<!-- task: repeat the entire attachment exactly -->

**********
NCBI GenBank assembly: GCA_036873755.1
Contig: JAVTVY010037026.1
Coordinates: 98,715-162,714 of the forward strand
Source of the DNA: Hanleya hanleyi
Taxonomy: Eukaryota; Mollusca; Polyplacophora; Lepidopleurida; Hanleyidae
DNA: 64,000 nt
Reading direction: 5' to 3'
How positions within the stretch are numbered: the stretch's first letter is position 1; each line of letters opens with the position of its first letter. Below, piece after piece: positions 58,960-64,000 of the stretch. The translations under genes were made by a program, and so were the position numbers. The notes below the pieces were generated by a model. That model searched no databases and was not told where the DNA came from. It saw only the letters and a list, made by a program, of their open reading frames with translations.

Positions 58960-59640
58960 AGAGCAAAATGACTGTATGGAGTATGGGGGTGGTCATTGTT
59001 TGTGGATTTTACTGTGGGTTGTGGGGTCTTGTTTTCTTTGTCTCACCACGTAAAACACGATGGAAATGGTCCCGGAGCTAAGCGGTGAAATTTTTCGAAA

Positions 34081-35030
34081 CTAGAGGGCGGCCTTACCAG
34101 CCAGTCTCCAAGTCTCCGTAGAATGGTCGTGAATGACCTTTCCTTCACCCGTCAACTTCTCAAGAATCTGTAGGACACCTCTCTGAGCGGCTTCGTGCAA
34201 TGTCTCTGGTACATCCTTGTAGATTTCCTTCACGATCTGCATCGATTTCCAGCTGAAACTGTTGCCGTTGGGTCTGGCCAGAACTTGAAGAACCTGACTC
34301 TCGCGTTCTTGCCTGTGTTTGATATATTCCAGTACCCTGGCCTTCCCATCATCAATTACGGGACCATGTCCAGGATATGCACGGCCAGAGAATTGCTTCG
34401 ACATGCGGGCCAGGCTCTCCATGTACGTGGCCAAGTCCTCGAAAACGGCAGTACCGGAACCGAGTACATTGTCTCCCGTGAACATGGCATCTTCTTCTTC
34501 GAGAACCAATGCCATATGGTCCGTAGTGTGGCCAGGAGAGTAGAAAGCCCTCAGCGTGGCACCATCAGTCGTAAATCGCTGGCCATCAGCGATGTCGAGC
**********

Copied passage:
NCBI GenBank assembly: GCA_036873755.1
Contig: JAVTVY010037026.1
Coordinates: 98,715-162,714 of the forward strand
Source of the DNA: Hanleya hanleyi
Taxonomy: Eukaryota; Mollusca; Polyplacophora; Lepidopleurida; Hanleyidae
DNA: 64,000 nt
Reading direction: 5' to 3'
How positions within the stretch are numbered: the stretch's first letter is position 1; each line of letters opens with the position of its first letter. Below, piece after piece: positions 58,960-64,000 of the stretch. The translations under genes were made by a program, and so were the position numbers. The notes below the pieces were generated by a model. That model searched no databases and was not told where the DNA came from. It saw only the letters and a list, made by a program, of their open reading frames with translations.

Positions 58960-59640
58960 AGAGCAAAATGACTGTATGGAGTATGGGGGTGGTCATTGTT
59001 TGTGGATTTTACTGTGGGTTGTGGGGTCTTGTTTTCTTTGTCTCACCACGTAAAACACGATGGAAATGGTCCCGGAGCTAAGCGGTGAAATTTTTCGAAA

Positions 34081-35030
34081 CTAGAGGGCGGCCTTACCAG
34101 CCAGTCTCCAAGTCTCCGTAGAATGGTCGTGAATGACCTTTCCTTCACCCGTCAACTTCTCAAGAATCTGTAGGACACCTCTCTGAGCGGCTTCGTGCAA
34201 TGTCTCTGGTACATCCTTGTAGATTTCCTTCACGATCTGCATCGATTTCCAGCTGAAACTGTTGCCGTTGGGTCTGGCCAGAACTTGAAGAACCTGACTC
34301 TCGCGTTCTTGCCTGTGTTTGATATATTCCAGTACCCTGGCCTTCCCATCATCAATTACGGGACCATGTCCAGGATATGCACGGCCAGAGAATTGCTTCG
34401 ACATGCGGGCCAGGCTCTCCATGTACGTGGCCAAGTCCTCGAAAACGGCAGTACCGGAACCGAGTACATTGTCTCCCGTGAACATGGCATCTTCTTCTTC
34501 GAGAACCAATGCCATATGGTCCGTAGTGTGGCCAGGAGAGTAGAAAGCCCTCAGCGTGGCACCATCAGTCGTAAATCGCTGGCCATCAGCGATGTCGAGC